A thrilling history lesson filled with pistol waving in the Senate, “backroom confabulations,” the death of a president and...



Wholly enjoyable study of an earlier era of intense political partisanship.

Historian Bordewich (Washington: The Making of an American Capital, 2008, etc.) recounts the amazing story of the cliffhanging compromise hammered out in both houses of Congress in 1850 that pitted the rival pro- and antislavery factions against each other and saved the country, temporarily, from dissolution. The war with Mexico four years before had added 1.2 million square miles to the western United States, while slavery, thanks to the cotton gin, had exploded exponentially. Would the new territories comprise slave states or free states? How to maintain the balance in the Senate and House of Representatives between them? Bordewich portrays a colorful cast of characters—Democrats, Whigs, Free Soilers and abolitionists—whose passionate rhetoric attained lyrical heights and brought the debate about America’s very identity to the forefront. Chief architect Henry Clay, in ill health and at the end of an eminent career, brandished a fragment of George Washington’s coffin and warned his colleagues of the dire consequences of disunion. Urging forbearance on both sides, Clay laid out the components of a plan accounting for the admission of California and New Mexico without restrictions (meaning they would decide themselves about slavery), resolving the disputed borders with Texas, abolishing the slave trade in Washington, D.C., and soothing Southerners’ concerns over fugitive slaves. Warring factions—on the South, led by senators John Calhoun and Jefferson Davis, and on the North, led by Daniel Webster and William Seward—threatened to defeat the omnibus bill, until the rhetorical arm-wringing by the “steam engine in britches” Stephen A. Douglas squeezed a compromise and the necessary passage. Acquiescence to the Fugitive Slave Law, however, would henceforth haunt the lawmakers.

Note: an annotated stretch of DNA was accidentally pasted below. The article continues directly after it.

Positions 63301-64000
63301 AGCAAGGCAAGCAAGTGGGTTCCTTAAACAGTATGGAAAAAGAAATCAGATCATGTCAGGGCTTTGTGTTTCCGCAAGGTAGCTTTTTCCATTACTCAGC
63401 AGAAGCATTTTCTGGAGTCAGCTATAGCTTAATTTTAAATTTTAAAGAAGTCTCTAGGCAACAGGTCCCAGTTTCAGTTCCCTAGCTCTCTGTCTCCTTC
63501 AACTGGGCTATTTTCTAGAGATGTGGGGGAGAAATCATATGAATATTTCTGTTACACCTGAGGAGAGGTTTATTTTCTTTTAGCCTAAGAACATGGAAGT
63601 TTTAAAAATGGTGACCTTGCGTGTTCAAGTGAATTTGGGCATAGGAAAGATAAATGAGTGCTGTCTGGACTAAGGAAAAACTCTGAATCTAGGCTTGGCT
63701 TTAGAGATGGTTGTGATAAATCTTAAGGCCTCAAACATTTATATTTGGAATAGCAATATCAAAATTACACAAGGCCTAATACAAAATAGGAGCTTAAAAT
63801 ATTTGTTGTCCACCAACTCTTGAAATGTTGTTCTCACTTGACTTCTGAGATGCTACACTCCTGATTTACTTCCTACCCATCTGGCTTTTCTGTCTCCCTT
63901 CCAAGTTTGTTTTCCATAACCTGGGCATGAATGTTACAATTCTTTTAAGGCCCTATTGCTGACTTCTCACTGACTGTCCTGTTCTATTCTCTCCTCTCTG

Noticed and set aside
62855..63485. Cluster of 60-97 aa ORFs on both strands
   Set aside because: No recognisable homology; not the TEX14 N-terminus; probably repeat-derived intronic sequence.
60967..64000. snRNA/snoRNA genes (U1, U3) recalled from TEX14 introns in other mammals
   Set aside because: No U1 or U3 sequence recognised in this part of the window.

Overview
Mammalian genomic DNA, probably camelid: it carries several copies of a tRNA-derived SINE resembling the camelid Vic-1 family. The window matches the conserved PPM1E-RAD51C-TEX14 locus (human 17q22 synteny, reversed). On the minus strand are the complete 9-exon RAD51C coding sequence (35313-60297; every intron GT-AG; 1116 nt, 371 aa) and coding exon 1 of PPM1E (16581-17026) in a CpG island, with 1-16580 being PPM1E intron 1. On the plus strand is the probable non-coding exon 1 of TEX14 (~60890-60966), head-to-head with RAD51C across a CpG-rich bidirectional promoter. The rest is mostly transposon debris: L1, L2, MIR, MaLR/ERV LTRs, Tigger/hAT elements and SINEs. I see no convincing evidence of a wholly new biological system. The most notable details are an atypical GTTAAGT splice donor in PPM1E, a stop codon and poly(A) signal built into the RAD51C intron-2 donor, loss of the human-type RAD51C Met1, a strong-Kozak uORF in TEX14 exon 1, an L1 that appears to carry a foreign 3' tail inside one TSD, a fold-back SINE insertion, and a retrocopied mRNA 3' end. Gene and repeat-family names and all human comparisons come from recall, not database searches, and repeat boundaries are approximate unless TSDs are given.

A thrilling history lesson filled with pistol waving in the Senate, “backroom confabulations,” the death of a president and old-fashioned oratorical efflorescence.

Pub Date: April 17, 2012

ISBN: 978-1-4391-2460-4

Page Count: 496

Publisher: Simon & Schuster

Review Posted Online: Jan. 16, 2012

Kirkus Reviews Issue: Feb. 1, 2012

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This moving, potent testament might have been titled “Black Lives Matter.” Or: “An American Tragedy.”

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The powerful story of a father’s past and a son’s future.